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Mainely Tipping Points

Turkey Tracks: Pulling the Garlic

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Turkey Tracks:  August 15, 2011

Pulling the Garlic

Garlic gets planted in the fall.  It’s a miracle to me that over the winter and the summer, one tiny clove grows into a whole bulb AND gives us a garlic scape just when the stored garlic is running out or has molded sometime in June.

I pulled our garlic Saturday.  It was a beautiful, sunshiny day, and I sat on the grass to trim off the bulbs and put the into a box.  They’re now in a single layer in three boxes in the garage attic, curing.  Soon the garage will smell like garlic.

Garlic is always listed as an immune system booster, so we eat LOTS of garlic.  It’s no accident that it can ward off a vampire since it is so powerful a protector of human health.

Here’s what a year’s supply of garlic for two people who have lots of guests looks like:

Here’s a close-up.  You can see that the stalks are quite spent now.  And you can see the flush of red under the coating of mud on the Russian Red bulbs.

Here’s a box full of fall and winter riches!

Garlic is super easy to grow and doesn’t take much space.  I amend my garden soil with chicken bedding, my kitchen compost, and worm castings in the fall.  In the spring I add whatever kitchen compost I’ve accumulated over the winter.  I cover my garden beds with straw, which breaks down over the winter, which adds more compost.  And, I add ground seaweed meal and azomite.  Garlic really likes azomite, and I do think it helps the garlic not to mold as winter stretches into early spring.

Here’s a picture of the size of the garlic bed this year.  It’s not large, as you can see.  It’s just that bare rectangle bounded by the kale and rock at the top, the La Ratte potatoes on the left, and the celery and lettuce below.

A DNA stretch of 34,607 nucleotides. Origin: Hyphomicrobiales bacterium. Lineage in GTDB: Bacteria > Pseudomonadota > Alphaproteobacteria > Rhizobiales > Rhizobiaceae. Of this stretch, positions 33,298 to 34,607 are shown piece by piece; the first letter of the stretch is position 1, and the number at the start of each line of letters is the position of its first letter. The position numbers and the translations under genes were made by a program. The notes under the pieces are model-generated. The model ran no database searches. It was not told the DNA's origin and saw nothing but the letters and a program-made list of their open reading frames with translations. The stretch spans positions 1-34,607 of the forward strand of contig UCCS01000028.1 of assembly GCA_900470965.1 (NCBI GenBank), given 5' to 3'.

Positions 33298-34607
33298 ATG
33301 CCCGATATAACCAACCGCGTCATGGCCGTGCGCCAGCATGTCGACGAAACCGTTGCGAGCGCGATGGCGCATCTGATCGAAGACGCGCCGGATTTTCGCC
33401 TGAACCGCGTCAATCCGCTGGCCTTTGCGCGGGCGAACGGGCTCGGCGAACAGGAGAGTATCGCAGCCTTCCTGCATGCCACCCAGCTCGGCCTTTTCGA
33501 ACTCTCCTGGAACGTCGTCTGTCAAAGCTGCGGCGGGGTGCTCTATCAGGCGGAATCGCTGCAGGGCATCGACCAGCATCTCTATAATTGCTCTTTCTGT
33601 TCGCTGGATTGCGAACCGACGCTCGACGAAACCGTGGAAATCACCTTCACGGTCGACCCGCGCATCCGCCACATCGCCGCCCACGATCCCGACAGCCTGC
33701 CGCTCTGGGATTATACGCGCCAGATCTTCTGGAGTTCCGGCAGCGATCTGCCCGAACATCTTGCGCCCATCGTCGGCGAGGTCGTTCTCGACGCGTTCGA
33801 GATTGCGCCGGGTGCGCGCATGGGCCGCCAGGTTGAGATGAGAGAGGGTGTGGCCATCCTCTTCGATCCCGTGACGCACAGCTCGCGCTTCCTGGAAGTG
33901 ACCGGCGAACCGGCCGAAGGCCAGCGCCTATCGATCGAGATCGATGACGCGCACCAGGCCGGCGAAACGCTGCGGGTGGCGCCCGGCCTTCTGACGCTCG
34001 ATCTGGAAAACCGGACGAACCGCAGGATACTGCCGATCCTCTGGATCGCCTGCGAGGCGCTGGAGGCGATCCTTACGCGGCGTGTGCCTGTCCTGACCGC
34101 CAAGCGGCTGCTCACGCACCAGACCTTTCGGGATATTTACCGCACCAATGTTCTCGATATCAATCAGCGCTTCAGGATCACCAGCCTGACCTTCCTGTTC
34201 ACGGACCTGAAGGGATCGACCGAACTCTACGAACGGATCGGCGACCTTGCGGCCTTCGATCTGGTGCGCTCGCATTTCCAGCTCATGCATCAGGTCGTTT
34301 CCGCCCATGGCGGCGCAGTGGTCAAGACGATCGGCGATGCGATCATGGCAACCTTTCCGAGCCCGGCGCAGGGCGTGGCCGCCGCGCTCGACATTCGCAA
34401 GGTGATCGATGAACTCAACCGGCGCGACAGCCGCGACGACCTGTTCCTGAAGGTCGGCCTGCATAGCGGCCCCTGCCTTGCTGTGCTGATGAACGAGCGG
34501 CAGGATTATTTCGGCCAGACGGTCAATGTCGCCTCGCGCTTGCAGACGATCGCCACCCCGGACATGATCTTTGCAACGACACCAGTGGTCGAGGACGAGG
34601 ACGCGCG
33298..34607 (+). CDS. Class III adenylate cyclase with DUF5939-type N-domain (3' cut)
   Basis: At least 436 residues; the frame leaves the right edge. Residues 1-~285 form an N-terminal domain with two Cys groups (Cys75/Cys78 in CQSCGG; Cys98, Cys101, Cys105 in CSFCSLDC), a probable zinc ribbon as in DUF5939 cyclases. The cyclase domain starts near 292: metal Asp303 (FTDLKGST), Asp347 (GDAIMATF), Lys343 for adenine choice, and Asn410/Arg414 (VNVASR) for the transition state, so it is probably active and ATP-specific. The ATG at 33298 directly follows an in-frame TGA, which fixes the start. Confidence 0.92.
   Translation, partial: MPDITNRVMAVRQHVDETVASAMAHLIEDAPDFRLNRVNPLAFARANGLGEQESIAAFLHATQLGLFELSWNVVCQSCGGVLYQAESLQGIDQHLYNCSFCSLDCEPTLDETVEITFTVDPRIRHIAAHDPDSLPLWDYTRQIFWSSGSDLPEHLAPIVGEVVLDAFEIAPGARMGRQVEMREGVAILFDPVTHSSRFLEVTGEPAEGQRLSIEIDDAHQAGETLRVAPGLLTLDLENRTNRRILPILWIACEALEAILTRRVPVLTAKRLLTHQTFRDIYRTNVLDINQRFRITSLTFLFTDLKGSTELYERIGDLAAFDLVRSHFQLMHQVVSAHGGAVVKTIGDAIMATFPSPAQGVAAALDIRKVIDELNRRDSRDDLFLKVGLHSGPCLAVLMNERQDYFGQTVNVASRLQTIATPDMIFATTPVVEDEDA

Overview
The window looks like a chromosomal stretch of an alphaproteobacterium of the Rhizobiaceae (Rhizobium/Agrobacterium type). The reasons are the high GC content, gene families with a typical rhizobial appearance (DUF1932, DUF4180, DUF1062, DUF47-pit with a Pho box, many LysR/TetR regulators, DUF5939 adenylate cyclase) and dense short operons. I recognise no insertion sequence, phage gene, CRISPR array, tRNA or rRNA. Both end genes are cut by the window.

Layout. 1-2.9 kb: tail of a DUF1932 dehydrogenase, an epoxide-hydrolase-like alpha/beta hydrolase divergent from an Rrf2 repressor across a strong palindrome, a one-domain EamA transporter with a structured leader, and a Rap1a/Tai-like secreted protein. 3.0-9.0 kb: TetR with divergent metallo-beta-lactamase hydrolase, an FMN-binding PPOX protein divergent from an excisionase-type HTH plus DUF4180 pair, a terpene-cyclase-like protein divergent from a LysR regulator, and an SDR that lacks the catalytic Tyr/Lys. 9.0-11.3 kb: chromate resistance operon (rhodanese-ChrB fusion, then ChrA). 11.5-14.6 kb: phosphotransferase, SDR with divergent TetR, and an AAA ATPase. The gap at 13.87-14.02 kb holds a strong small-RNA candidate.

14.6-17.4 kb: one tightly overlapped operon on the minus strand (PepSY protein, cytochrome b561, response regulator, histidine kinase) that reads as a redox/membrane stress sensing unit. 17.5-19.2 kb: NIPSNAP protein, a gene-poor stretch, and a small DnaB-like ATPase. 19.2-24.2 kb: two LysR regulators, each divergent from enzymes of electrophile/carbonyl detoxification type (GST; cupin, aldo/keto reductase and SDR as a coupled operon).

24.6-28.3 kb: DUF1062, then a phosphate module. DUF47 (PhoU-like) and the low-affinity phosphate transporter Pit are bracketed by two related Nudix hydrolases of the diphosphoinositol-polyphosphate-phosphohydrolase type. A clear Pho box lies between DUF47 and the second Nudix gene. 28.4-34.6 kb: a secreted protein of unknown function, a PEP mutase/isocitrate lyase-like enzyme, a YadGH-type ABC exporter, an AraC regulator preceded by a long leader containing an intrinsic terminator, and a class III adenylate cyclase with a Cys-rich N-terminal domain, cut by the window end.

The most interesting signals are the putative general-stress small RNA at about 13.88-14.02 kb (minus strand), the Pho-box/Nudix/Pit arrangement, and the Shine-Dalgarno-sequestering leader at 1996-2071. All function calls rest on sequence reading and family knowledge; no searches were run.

And, here’s a picture of the black, rich soil the worms make for us.  This batch is two years worth since we somehow didn’t empty the bin last fall.  I recover a batch of the worms to start again; the rest stay in the soil.  Or, go into the chickens, who have been working the garden since I turned them loose the other day.  The egg shells will get crushed up, and they add calcium back into the soil.

Speaking of La Ratte fingerling potatoes, I grabbled some for Saturday night dinner.  “Grabbled” is just a fancy word for digging some new potatoes before the green tops start showing yellow and falling over.  Here’s what they look like:

The one vine had about a dozen potatoes under it.  I boiled them in salted water, and they were heavenly:  nutty, buttery, and altogether wonderful.   We had them with grilled New  York strip steaks, Haricot Verte green beans from the garden, and a big, fresh salad with our lettuce, our green onions, and the first of the cukes and tomatoes we’re now getting–thanks to our CSA, Hope’s Edge.

Written by louisaenright

August 15, 2011 at 6:34 pm

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